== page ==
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September 20, 2011

This week Google ex-CEO Eric Schmidt will testify at a Senate Antitrust Subcommittee hearing that investigates persistent allegations of Google abusing its market power. Other witnesses include Jeff Katz, CEO of Nextag, and Jeremy Stoppelman, CEO of Yelp -- ably representing the publishers whose sites are pushed lower in search listings as Google gives its own services preferred placement. But who will speak for advertisers' interests?

Each year Google bills advertisers some $30+ billion; advertisers quite literally pay the bill for Google's market dominance. Yet advertisers seeking search traffic have little alternative to the prices and terms Google demands. Consider some of Google's particularly onerous terms:

Google likes to argue that "competition is one click away." First, I question whether users can actually leave as easily as Google suggests: Popular web browsers Firefox and Chrome strongly favor Google, as Google CFO Patrick Pichette recently admitted ("everybody that uses Chrome is a guaranteed locked-in user for us"). In the mobile context, Android offers Google similar lock-in. And even on non-Google mobile platforms, Google serves fully 95% of searches thanks to defaults that systematically direct users to Google. Meanwhile, syndication contracts assure Google exclusive long-term placement on most top web sites. Against this backdrop, users are bound to flow to Google. Then advertisers must go where the users are. Whatever choice users have, advertisers end up with much less.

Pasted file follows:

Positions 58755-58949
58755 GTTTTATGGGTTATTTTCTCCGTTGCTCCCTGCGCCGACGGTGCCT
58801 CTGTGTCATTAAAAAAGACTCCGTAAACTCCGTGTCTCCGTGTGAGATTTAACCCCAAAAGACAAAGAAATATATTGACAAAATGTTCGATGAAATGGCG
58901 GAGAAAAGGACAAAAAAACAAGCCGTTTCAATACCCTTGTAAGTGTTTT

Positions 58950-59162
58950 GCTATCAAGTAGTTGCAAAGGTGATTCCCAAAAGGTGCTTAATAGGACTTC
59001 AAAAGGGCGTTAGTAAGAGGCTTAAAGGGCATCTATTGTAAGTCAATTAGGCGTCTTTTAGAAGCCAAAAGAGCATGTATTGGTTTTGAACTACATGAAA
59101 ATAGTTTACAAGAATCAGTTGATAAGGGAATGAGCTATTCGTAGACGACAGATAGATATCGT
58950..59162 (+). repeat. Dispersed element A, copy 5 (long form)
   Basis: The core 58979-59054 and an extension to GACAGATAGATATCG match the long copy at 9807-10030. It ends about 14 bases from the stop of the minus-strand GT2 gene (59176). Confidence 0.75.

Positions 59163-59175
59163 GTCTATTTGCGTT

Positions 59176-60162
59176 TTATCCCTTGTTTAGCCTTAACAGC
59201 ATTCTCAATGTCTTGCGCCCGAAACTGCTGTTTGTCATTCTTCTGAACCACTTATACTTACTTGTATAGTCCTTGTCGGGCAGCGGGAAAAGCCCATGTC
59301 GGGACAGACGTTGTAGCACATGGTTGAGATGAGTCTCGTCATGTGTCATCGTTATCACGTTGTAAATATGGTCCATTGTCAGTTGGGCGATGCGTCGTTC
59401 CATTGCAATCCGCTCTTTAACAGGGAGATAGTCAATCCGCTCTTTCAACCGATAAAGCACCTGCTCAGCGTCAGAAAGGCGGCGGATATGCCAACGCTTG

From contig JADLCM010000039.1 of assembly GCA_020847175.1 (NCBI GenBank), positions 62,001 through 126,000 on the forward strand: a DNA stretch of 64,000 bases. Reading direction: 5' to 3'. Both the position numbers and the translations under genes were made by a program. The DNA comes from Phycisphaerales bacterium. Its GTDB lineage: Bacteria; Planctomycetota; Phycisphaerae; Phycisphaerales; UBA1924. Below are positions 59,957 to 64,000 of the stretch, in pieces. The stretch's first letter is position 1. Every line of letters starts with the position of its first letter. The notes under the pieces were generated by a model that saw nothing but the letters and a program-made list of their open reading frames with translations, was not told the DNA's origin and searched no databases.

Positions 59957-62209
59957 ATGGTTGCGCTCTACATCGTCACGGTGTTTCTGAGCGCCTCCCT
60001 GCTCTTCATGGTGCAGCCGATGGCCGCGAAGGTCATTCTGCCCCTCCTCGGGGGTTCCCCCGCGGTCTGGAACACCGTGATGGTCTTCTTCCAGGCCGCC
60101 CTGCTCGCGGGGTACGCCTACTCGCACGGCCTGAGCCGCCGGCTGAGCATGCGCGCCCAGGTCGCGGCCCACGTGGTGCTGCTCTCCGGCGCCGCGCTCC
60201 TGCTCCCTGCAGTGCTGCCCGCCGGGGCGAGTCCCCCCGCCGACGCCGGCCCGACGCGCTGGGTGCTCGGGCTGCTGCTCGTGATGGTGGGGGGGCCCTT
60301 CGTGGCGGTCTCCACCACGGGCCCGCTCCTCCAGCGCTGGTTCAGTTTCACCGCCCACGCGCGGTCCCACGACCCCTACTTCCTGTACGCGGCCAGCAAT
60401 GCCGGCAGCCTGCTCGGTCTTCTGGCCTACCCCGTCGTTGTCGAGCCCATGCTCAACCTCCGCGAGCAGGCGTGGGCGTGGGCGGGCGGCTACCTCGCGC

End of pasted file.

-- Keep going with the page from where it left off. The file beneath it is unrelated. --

In the last ten years, Google grew from 12% to well over 80% worldwide. In that time, Google moved from zero ads to a dozen or more per page; from placing ads only on its own site to requiring advertisers to purchase ads with thousands of partners of dubious or unknown quality; from hustling to convince advertisers to buy its novel offering, to compelling advertisers to accept the industry's most opaque pricing and most onerous terms. At the start of a new decade, Google is stronger than ever, enjoying unrivaled ability to make advertisers do as Google's specifies. It's time for advertisers -- and the regulators who protect them -- to put a check on Google's exploitation of its market power.